How to Play Double Solitaire


Double solitaire is like the single version of Klondike, but instead of using one deck, two decks of cards are used. Find out how to deal out a game of double solitaire with help from an experience card game player in this free video on double solitaire.

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Video Transcript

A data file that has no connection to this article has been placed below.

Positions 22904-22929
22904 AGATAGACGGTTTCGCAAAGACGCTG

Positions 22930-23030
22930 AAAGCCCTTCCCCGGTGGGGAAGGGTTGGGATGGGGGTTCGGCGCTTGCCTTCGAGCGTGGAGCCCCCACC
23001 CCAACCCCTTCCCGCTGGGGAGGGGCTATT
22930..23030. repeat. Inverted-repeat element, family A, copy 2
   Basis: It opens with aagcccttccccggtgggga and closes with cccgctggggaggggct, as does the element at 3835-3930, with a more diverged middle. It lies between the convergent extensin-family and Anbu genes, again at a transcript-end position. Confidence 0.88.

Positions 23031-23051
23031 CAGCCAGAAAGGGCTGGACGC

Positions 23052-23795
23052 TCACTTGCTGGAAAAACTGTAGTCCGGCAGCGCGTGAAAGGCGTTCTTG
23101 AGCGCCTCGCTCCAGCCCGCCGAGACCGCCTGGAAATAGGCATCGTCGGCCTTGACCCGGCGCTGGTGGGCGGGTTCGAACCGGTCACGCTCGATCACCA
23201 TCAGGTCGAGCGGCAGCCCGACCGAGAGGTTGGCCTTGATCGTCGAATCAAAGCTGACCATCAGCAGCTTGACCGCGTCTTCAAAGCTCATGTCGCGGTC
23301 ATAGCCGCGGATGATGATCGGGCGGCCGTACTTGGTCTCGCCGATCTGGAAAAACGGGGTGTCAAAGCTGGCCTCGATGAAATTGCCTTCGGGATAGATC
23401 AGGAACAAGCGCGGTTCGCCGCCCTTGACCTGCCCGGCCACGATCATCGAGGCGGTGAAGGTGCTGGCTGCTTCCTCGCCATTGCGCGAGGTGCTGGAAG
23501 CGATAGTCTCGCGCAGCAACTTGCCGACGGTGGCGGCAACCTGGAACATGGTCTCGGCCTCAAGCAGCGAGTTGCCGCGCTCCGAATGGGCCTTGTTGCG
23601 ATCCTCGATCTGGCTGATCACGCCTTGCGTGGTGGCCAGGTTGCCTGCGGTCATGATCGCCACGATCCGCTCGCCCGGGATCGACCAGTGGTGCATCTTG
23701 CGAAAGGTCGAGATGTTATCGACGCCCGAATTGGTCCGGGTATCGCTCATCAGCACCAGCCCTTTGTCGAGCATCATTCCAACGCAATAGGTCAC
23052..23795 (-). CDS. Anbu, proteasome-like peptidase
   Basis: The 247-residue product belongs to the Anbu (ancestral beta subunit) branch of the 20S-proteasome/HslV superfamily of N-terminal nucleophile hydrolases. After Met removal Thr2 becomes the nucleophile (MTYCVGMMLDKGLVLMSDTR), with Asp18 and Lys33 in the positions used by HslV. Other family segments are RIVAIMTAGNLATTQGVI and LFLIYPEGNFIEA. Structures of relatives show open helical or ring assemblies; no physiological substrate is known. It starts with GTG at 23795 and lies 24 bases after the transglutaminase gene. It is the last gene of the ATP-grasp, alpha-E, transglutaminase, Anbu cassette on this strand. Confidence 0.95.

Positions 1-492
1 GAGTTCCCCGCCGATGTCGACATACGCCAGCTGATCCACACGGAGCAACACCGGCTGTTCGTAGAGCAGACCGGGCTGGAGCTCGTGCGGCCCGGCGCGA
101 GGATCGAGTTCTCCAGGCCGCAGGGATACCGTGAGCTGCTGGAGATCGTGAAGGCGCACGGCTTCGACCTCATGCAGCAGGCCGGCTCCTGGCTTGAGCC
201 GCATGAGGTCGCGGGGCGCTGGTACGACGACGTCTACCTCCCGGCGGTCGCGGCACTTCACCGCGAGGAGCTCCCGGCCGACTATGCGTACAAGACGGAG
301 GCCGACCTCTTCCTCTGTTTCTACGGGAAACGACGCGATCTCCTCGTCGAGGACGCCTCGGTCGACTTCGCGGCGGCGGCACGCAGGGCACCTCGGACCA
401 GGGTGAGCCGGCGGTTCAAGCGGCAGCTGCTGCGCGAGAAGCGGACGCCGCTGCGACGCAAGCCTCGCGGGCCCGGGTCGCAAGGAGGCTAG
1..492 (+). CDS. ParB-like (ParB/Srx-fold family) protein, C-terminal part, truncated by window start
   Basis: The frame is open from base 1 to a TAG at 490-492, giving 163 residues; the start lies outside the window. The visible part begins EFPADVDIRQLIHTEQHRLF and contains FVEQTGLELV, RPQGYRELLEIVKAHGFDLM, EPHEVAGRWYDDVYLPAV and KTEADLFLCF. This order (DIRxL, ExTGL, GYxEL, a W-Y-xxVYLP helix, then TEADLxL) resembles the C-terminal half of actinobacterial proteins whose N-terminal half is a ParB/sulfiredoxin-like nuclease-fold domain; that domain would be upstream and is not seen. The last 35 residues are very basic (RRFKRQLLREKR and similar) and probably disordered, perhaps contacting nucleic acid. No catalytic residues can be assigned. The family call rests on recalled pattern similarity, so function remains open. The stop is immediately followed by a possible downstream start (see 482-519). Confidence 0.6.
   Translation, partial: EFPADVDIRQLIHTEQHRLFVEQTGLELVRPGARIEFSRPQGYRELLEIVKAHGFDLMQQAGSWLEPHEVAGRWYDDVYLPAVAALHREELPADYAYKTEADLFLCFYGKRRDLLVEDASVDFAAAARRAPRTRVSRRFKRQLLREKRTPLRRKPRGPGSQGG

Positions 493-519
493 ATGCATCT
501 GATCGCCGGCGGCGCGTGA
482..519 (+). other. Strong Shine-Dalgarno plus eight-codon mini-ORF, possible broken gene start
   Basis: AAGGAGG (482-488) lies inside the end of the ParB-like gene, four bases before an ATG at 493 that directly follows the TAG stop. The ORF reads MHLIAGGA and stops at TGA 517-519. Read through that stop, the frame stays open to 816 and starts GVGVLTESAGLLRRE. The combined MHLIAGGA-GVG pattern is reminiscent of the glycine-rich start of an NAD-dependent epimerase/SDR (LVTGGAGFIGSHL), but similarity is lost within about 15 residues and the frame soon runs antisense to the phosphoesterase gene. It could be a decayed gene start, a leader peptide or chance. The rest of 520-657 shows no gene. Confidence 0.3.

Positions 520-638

Let's talk about Double Solitaire. Now when people say Solitaire, "I'm going to play Solitaire", they typically mean a game called Klondike. It's as if the names are going to change; but well, Double Solitaire is Double Klondike and as you can imagine instead of being played with one deck, it's played with two. I have here two identical decks except one is red and one is blue; but they are the same size decks; I'm going to shuffle them together and we're going to play some Double Solitaire or if you will, Klondike Max. Alright. Now in Klondike we have a tableau or board of seven piles. In Double Solitaire, Double Klondike, we have nine. So I'm going to take a double deck and I'm going to deal out; one and this is from your perspective; three, four, five, six, seven, eight, nine. And then, I'm going to turn one face up and continue with my piles. And you'll see that the piles get progressively longer as you move from left to right. I'm not so good with Geometry, not the best at creating something that is aesthetically beautiful with my hands; so probably when you deal out your tableau or board, it will be a much prettier shape. Here we go; we've got a tableau of nine piles; one, two, three, four, five, six, seven, eight, nine and this is from your perspective. After you deal this what you're going to do is you're going to take from your stock pile and you're going to turn over three cards; you're going to see if you can play them and you're going to try to play them on either the tableau or you're going to try to move cards up to one of the eight foundations. Klondike or Solitaire has four foundations, the double version has double the amount; eight. And the way that you move cards to the foundation; let's start with an ace, use an ace on the tableau; put, let's put it here; it's on the first foundation space. Let's turn over the card that was below it; another ace; ace of spades. Sure Lemmy Kilmister will be happy and then we turn over a card; there's a two; two of diamonds. It doesn't work for our foundation cards, but over here on the tableau, we have the two of hearts. Look at that. Two hearts goes up, put it on to the ace of hearts and we're building a foundation. We turn over the next card on the tableau to replace that two that we turned up. Look at that, another ace; ace of diamonds. Move that up to the foundation; turn over the card that was below it; another ace of diamonds. Now as we're playing with two decks, there's going to be two of every suit. So you can imagine that there would be two aces of diamonds. We now have an empty spot on our tableau and when we come across a king, we can put it there. Let's look at our tableau and see what place we can make. Well, the way that Klondike and Double Klondike or Double Solitaire work is you can move cards around so long that you're moving them to a card that is opposite in color and one higher in value. So on the tableau, you're going down; you're going in descending order. You can go from king; it's possible to go from king all the way down to duce; all the way down to ace as a matter of fact but of course you would move the ace up to the foundation. On the foundation, you're building ascending, the opposite of how you build on the tableau. Let's see what was under on that eight of clubs; six of clubs. We do have a move; it's this eight over here; red eight onto black nine and I see a black seven; so it gets to move over here after I throw it about. There's the queen of spades; I currently have no moves I can make; save; moving this two of diamonds up to the ace of diamonds; move it up to the foundation. What happens when I turn over this card; king of spades. It fills in; let's fill in this blank spot over here so we don't forget about it 'cause remember there's nine piles on the tableau. Turn over this card; it is a red eight. I have no play for a red eight; so I then look up here to my waste pile and look, it can be played, ten of hearts. So I turn over three more cards from the stock pile. Now I have a play; red queen onto black king that reveals the red six from the waste pile; I move down to the tableau onto a black seven and so on. The object of the game is to move all of these cards up to the eight foundation piles. If you're able to do that, then you've won the game of Double Solitaire. Congratulations!


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